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Howland police chief suggests levy


HOWLAND — Police Chief Nick Roberts has asked township trustees to consider placing a police levy on the November ballot after presenting an overview of the department’s 2022 budget.

“As you can see, the needs of the police department are growing, and the cost of doing business continues to increase on a yearly basis,” Roberts said at Wednesday night’s trustee meeting. “I have made as many cuts to the police budget as possible without jeopardizing officer safety or community services that we provide and our residents expect.”

The last police levy passed in the township was a replacement levy in 2012 — 10 years ago, Roberts said.

Township Administrator Darlene St. George said trustees will have to consider the request and make a decision on whether to put a levy on the ballot. A possible millage has not been determined.

Trustees Matthew Vansuch and James LaPolla did not say explicitly whether they would consider a levy during their regular meeting but expressed support for all of the township’s departments.

Other department heads also presented their 2022 budgets, all pointing to increasing operating costs and various equipment in need of replacement as it reaches the end of its functional lifespan.

St. George, who presented the 2022 budget for the general fund, said during the meeting, “The road department, the fire department, the police department all do a great job of living within their budgets.”

Roberts in his overview said the largest purchase he expects to make in the coming year is ammunition and qualifications, which will cost about $7,000. It has been a few years since the department replaced its ammunition stock, Roberts said, and there also are costs associated with firearms qualifications, which is required once per year, but Roberts prefers to do it twice per year.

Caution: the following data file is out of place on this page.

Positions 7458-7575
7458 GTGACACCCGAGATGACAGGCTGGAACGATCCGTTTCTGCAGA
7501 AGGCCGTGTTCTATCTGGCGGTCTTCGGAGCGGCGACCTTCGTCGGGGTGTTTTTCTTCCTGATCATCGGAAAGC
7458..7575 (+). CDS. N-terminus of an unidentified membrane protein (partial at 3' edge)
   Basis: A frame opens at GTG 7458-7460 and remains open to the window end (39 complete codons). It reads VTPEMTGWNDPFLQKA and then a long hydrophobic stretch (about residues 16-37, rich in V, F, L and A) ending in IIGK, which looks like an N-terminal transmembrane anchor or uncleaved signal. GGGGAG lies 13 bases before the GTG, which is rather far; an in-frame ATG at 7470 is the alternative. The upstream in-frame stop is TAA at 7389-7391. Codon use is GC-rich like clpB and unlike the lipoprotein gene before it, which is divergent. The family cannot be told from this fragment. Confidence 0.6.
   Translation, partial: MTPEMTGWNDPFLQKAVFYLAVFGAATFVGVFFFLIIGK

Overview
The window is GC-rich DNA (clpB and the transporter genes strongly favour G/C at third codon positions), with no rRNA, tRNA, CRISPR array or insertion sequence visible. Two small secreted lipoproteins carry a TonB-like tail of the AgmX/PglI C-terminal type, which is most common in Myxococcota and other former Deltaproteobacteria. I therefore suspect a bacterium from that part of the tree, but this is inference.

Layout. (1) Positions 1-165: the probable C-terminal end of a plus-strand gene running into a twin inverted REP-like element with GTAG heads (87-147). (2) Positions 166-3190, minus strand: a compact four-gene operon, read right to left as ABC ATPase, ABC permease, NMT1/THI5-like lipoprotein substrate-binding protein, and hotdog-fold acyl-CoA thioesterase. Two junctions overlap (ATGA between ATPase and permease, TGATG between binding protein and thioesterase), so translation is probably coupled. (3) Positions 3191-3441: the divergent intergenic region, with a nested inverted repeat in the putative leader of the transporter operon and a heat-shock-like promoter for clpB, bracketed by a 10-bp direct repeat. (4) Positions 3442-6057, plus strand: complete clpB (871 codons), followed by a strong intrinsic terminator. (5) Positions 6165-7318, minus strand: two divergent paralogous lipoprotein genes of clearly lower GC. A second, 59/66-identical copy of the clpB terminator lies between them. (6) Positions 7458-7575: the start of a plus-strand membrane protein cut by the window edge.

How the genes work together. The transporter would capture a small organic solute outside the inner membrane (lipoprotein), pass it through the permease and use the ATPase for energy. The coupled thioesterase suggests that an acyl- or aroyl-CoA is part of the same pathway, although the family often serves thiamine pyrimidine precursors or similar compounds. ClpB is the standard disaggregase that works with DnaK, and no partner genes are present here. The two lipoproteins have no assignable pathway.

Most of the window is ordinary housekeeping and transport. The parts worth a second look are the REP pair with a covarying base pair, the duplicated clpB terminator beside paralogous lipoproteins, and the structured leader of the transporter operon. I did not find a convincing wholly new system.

Other anticipated costs in the future include replacing the department’s more than 20-year-old speed trailer, which has a broken circuit board, and replacing as many as six Chevrolet police vehicles, model years 2008 to 2016, which are becoming costly to repair because age and wear. Last year, the department spent $3,194 on repairs to just one 2016 Chevrolet Impala, according to Roberts.

The department has generated some funding from the township impound lot, which was implemented in January 2020, but the amount — $88,010 in total from administrative fees, storage, and vehicle sales — is less than originally anticipated because fewer drivers were on the road during much of the COVID-19 pandemic, according to Roberts.

He said if a levy passed, he would be able to hire another officer, which would bring the department up to full staff at 20 officers and would cut down on overtime pay.

He also said a levy would provide funding to purchase and maintain the department’s fleet, maintain professional training, purchase equipment, and maintain specialized units and ever-evolving technology needed for the department to function.

“Technology has evolved over the past 10 years, and the cost of doing business has and will continue to increase. That’s why it is important that we realize maintaining the status quo of the police department will benefit everyone who enjoys living, working and traveling to and through Howland Township,” Roberts said.





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